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Harrier Hovercraft

Precision Steered Hovercraft
  [vote for,

A normal hovercraft typically has one means of accelerating forwards or rearwards (a large propeller at the rear of the vehicle), and one means of steering (louvers behind the prop).

The Harrier Hovercraft still uses a propeller to move forwards, but instead of louvers to steer, it uses aimable attitude jets, similar to those used for VTOL operation on Harrier class airplanes.

A plethora of sensors (accelerometers, gyroscopes, doppler radar aimed at the ground below the vehicle) are used to determine the vehicle's velocity and rotational velocity relative to the ground.

When the rear of the vehicle starts to drift left or right, one of the two jets at the rear is used to precisely counteract that drift.

When the vehicle as a whole is turning at a rate that's either more than or less than that dictated by the pilot's steering wheel and the vehicle's forward speed, one of the front two jets is used to add to or counteract the turning speed.

Under ideal circumstances, these two effects together should allow the hovercraft to steer in a way that feels very much like a wheeled vehicle.

There would be four jet nozzles, one on each corner of the vehicle, aimed skywards. If the vehicle starts to lift off the ground and flip, these are used to counteract that rotation and bring the vehicle's attitude back to being parallel to the ground. This would only be necessary at very high speeds, or in very high winds.

To produce small amounts of deceleration, a clutch disengages the vehicle's propeller from the engine, and a brake is applied to the prop.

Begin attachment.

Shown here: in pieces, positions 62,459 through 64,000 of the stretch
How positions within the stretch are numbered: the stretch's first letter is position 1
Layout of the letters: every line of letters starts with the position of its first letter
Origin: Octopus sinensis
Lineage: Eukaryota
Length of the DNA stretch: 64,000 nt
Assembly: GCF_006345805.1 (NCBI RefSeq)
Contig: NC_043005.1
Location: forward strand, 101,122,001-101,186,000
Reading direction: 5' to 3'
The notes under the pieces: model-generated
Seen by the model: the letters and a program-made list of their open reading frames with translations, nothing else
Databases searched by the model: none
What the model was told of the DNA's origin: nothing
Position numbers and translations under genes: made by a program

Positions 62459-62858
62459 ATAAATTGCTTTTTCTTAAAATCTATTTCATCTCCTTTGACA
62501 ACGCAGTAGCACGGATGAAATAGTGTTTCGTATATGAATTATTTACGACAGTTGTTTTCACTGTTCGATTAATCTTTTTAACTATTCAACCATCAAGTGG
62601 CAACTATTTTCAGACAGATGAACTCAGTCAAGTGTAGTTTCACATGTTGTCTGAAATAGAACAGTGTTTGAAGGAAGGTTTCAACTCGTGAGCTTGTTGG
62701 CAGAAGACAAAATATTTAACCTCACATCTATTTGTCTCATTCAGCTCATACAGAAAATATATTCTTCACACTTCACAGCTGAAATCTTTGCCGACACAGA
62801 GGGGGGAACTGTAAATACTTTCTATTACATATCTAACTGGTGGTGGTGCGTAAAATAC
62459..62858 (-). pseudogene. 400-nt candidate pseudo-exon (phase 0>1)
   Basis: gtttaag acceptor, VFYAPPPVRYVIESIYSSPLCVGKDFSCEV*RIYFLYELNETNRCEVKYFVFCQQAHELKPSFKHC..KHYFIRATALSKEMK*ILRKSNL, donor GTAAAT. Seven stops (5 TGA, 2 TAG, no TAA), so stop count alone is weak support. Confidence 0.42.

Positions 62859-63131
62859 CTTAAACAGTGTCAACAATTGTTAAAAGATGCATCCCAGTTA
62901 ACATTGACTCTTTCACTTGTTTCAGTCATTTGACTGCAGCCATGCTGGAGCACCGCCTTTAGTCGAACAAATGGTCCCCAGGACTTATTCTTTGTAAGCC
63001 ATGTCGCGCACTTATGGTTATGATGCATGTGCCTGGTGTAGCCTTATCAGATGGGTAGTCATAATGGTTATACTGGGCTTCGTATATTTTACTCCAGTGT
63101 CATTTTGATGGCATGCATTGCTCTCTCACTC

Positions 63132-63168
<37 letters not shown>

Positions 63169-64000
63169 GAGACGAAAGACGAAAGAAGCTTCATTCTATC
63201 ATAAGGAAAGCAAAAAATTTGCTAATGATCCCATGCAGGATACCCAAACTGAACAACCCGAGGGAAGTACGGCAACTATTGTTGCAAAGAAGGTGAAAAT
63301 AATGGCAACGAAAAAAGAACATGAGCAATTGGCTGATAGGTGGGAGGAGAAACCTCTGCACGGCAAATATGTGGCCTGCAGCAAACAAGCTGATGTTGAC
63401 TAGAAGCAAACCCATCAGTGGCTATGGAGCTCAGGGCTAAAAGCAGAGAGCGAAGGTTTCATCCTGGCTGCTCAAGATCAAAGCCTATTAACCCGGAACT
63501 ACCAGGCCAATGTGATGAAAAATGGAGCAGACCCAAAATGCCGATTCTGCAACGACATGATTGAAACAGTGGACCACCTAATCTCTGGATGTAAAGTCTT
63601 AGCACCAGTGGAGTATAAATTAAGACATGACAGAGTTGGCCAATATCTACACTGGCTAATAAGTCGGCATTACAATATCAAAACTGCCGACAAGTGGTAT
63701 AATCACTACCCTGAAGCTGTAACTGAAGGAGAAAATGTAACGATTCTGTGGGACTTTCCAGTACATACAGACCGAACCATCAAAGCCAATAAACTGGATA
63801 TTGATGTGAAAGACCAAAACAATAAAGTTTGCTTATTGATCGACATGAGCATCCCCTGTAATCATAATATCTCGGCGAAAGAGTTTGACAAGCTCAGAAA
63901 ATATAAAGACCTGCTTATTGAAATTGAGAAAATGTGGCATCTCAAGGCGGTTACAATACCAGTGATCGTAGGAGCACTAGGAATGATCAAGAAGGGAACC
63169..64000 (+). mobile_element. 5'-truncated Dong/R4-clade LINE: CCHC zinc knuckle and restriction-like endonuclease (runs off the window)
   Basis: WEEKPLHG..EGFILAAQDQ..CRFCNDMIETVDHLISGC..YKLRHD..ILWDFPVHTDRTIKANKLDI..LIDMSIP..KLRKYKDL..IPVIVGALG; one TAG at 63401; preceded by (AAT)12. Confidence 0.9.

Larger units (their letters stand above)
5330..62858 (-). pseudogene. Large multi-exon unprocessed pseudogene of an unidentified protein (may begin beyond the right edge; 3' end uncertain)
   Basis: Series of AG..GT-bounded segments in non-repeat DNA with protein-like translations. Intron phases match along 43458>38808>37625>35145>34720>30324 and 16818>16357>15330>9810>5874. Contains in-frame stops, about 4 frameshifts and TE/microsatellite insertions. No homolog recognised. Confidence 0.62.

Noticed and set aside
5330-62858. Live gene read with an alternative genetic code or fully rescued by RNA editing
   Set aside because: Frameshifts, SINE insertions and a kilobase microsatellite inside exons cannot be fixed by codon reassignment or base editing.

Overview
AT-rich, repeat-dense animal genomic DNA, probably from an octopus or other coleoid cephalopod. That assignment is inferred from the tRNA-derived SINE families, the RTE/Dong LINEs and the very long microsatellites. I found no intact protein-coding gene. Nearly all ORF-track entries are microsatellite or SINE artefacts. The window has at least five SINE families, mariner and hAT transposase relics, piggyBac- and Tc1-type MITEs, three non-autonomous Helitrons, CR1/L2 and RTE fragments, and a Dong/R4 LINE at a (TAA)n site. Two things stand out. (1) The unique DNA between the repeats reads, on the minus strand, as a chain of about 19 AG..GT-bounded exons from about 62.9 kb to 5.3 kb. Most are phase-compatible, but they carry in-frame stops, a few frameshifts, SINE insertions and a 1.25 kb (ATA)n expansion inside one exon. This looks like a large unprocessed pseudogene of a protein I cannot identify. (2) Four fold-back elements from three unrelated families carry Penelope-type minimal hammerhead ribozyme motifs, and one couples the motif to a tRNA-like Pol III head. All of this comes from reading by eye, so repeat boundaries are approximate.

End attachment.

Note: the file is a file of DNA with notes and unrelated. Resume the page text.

To produce a larger deceleration, hydraulic actuators deploy four retractable wheels, with brakes of course. The front two wheels would be swivel casters; this should not detract from the vehicle's handling, and avoid the need for a redundant steering mechanism.

Alternatively (and especially useful off-road) deceleration can be produced by spinning the propeller in reverse. This consumes more energy, but you can't expect wheels to slow you down when your hovercraft is on water.

goldbb, Aug 18 2011

Ground Effect Vehicles http://en.wikipedia.org/wiki/Ekranoplan
More wacky designs than you can shake a VSTOL at. Read up. [Alterother, Aug 18 2011]


       [AO] GEVs have many the same downsides as hovercraft, namely they steer like planes, not like automobiles. You turn one, and it moves in a highly Newtonian manner -- it keeps going the direction it was, until thrust counteracts the original momentum.   

       Automobiles (and my idea) move in an approximately Aristotelian manner -- namely, if you change the direction the vehicle is pointing, it moves in the new direction. In a car, this is accomplished through wheels on the ground. In my idea, this is accomplished through attitude adjustment jets.   

       Also, typical GEVs bank to turn, whereas with my idea, turning is purely through a yawing action.   

       What kind of GEV use jets for steering? Or jets for flip prevention? Or wheels for on-road braking?   

       Or running the prop in reverse for high-speed braking?
goldbb, Aug 18 2011

       Several different types incorporate one or more of those concepts in some form; my point was that when in comes to GEVs, there are more designs than you can shake a VSTOL at. I will remove the 'baked' comment.
Alterother, Aug 18 2011

       I remember seeing a picture of a hovercraft with controllable louvers in the side of the rigid body. They were called "puff ports", I think.
baconbrain, Aug 18 2011

       The assault hovercraft used by the USMC use vectored thrust.
8th of 7, Aug 18 2011

       //deceleration can be produced by spinning the propeller in reverse. //   

       Why not have a variable pitch prop and put on netgative pitch.
TomP, Aug 18 2011

       //assault hovercraft// I'm sure it's all very manly and gung-ho, but "assault hovercraft" sounds like it should be in a Monty Python sketch, along with the Mobile Armoured Escritoire.
MaxwellBuchanan, Aug 18 2011


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